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Teen boy Toby Ott, born without eyes becomes top pianist

Updated: 25 Jan 2010
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Toby Ott

 

BRAVE Toby Ott was born WITHOUT EYES but, with a helping hand from the News of the World, he has become a brilliant pianist.

 

We gave amazing Toby's interest in music a boost when he was just FOUR by helping his parents buy him a piano.

 

And today, at 21, the gutsy lad has stunned everyone with his skills - winning a place at a top university to further his chosen musical career.

 

"I still have that same piano and that's where it all really began," said Toby. "I started having weekly lessons with a concert pianist and went on to study music at school, college and now university.

 

"My friends think it's pretty amazing I can even play a note, but it's always come naturally. I want to be a composer for films and video games one day."

 

Toby's incredible story began when he featured in our 1993 campaign to help sufferers of anophthalmia, an extremely rare condition where children are born with one eye, or none.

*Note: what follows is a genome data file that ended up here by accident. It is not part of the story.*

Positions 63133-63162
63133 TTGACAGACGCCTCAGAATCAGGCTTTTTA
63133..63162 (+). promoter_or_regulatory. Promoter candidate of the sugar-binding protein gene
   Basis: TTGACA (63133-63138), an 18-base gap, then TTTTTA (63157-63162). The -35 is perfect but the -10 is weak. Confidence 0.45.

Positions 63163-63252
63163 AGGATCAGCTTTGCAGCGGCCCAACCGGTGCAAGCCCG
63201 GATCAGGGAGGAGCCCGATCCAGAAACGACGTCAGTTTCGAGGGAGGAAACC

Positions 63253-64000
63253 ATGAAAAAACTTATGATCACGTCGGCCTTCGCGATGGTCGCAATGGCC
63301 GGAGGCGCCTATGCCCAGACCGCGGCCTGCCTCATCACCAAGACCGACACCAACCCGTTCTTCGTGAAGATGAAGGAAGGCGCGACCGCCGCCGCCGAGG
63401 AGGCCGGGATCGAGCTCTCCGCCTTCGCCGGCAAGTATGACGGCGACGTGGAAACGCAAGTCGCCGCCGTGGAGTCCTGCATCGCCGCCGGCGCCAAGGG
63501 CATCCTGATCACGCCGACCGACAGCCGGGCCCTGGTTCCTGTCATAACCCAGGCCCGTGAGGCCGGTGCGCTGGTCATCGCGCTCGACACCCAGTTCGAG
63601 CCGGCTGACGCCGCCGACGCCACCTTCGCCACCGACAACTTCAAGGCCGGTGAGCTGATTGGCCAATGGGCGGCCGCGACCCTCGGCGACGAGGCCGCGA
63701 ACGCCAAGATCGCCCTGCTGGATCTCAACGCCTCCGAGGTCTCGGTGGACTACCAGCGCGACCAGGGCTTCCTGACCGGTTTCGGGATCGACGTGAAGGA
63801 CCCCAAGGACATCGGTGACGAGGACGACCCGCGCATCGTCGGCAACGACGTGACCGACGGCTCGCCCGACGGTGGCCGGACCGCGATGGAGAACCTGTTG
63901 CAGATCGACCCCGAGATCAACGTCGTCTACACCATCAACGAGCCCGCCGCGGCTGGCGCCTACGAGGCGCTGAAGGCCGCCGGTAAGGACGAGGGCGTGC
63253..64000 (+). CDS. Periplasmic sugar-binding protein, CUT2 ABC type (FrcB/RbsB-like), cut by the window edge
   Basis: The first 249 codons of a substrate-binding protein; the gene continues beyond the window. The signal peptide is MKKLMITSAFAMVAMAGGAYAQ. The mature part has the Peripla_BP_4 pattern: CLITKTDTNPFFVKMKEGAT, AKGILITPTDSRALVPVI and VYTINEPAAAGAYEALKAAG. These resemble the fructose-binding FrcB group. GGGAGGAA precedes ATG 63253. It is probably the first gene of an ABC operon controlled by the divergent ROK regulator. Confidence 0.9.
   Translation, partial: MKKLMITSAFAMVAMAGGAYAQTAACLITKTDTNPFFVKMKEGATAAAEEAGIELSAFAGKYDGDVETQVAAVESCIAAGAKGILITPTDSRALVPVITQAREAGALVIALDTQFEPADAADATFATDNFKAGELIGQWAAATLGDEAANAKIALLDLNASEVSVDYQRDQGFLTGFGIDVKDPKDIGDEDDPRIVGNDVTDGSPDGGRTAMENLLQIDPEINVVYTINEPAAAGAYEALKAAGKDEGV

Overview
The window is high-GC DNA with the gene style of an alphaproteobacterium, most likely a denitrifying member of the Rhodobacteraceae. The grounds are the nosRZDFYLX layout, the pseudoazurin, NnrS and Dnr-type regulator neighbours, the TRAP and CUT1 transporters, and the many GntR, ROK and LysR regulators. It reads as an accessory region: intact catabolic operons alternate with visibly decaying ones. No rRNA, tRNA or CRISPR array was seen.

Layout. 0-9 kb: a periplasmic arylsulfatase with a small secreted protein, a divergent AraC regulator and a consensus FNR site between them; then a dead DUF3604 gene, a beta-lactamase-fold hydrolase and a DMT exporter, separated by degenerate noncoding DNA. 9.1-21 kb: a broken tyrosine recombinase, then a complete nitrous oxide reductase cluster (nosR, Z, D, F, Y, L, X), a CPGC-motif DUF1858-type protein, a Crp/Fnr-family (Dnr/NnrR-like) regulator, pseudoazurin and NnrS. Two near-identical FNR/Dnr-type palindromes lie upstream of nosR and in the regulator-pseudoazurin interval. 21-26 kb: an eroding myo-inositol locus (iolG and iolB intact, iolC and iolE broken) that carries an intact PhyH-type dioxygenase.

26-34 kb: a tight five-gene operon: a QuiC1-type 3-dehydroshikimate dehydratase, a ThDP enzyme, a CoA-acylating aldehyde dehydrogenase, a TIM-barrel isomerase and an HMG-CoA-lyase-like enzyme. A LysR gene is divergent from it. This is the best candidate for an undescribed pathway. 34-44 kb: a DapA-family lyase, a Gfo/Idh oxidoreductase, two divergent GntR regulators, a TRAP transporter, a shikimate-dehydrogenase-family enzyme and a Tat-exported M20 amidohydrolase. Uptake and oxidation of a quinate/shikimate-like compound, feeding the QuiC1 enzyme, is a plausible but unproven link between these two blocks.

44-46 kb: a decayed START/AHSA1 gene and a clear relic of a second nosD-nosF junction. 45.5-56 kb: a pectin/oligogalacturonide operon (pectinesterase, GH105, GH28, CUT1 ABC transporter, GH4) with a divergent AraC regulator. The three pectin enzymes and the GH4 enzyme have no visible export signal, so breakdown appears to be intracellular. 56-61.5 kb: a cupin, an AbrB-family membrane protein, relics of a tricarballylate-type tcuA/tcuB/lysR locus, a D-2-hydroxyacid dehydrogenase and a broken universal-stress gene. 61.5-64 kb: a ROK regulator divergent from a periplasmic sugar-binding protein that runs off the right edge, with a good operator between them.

Little was known about the affliction before we highlighted it with an appeal which raised more than £25,000 to help victims.

 

We contributed an extra £10,000 - and one of the kids to benefit was Toby, from Blackheath, south London. He had started music therapy at just 18 months old and quickly showed he could pick up tunes by ear.

 

His parents, Kelly Ott and Barry Stickings, couldn't afford £2,000 to buy him a piano until we chipped in with extra cash.

 

Now he has even composed several works which have been published in Braille, meaning other blind pianists can play them. And he is planning to go even further with his studies at London's Goldsmiths College.

 

 

PLEA - Our story in 1993

 

Proud dad Barry, 48, said: "We always knew he'd do well. He proves the condition doesn't have to hold you back.

 

"We're grateful to the News of the World for helping us. That piano is still his pride and joy."

 

Anophthalmia occurs in around 1 in 100,000 births and research into its causes is still going on. Barry is chairman of MACS, the Micro and Anophthalmic Children's Society, which provides support for suffering kids and their parents.

 

But, for Toby, his greatest triumph is living life to the full.

 

"It's not just the piano," he said, "I'm also pretty good on the Playstation. Most of the time I beat my sighted friends."

 

SOURCE: www.newsoftheworld.co.uk

 

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